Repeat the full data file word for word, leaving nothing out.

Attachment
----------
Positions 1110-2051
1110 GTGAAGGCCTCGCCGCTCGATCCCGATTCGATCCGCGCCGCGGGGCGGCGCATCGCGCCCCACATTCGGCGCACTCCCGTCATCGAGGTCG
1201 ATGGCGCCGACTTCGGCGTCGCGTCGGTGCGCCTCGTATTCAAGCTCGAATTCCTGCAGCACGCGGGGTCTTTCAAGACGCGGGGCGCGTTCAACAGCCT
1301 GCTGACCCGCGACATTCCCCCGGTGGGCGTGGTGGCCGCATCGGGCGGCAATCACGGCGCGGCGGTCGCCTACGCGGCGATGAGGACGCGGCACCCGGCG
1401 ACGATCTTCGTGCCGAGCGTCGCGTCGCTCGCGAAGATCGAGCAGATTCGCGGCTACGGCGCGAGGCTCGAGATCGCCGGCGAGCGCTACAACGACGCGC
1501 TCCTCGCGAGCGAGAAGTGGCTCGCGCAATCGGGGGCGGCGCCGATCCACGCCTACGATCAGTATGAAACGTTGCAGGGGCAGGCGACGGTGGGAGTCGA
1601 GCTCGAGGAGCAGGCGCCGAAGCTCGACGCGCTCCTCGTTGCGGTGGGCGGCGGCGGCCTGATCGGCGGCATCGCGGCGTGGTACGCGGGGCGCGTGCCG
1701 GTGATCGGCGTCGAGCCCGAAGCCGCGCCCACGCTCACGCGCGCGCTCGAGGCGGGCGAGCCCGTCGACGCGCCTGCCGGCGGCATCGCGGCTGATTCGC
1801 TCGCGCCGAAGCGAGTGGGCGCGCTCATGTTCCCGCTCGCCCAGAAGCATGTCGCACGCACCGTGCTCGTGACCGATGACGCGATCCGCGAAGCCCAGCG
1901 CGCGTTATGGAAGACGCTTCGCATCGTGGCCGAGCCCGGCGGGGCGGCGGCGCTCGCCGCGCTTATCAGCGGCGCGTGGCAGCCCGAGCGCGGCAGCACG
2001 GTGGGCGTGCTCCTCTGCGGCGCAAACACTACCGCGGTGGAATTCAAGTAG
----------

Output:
Positions 1110-2051
1110 GTGAAGGCCTCGCCGCTCGATCCCGATTCGATCCGCGCCGCGGGGCGGCGCATCGCGCCCCACATTCGGCGCACTCCCGTCATCGAGGTCG
1201 ATGGCGCCGACTTCGGCGTCGCGTCGGTGCGCCTCGTATTCAAGCTCGAATTCCTGCAGCACGCGGGGTCTTTCAAGACGCGGGGCGCGTTCAACAGCCT
1301 GCTGACCCGCGACATTCCCCCGGTGGGCGTGGTGGCCGCATCGGGCGGCAATCACGGCGCGGCGGTCGCCTACGCGGCGATGAGGACGCGGCACCCGGCG
1401 ACGATCTTCGTGCCGAGCGTCGCGTCGCTCGCGAAGATCGAGCAGATTCGCGGCTACGGCGCGAGGCTCGAGATCGCCGGCGAGCGCTACAACGACGCGC
1501 TCCTCGCGAGCGAGAAGTGGCTCGCGCAATCGGGGGCGGCGCCGATCCACGCCTACGATCAGTATGAAACGTTGCAGGGGCAGGCGACGGTGGGAGTCGA
1601 GCTCGAGGAGCAGGCGCCGAAGCTCGACGCGCTCCTCGTTGCGGTGGGCGGCGGCGGCCTGATCGGCGGCATCGCGGCGTGGTACGCGGGGCGCGTGCCG
1701 GTGATCGGCGTCGAGCCCGAAGCCGCGCCCACGCTCACGCGCGCGCTCGAGGCGGGCGAGCCCGTCGACGCGCCTGCCGGCGGCATCGCGGCTGATTCGC
1801 TCGCGCCGAAGCGAGTGGGCGCGCTCATGTTCCCGCTCGCCCAGAAGCATGTCGCACGCACCGTGCTCGTGACCGATGACGCGATCCGCGAAGCCCAGCG
1901 CGCGTTATGGAAGACGCTTCGCATCGTGGCCGAGCCCGGCGGGGCGGCGGCGCTCGCCGCGCTTATCAGCGGCGCGTGGCAGCCCGAGCGCGGCAGCACG
2001 GTGGGCGTGCTCCTCTGCGGCGCAAACACTACCGCGGTGGAATTCAAGTAG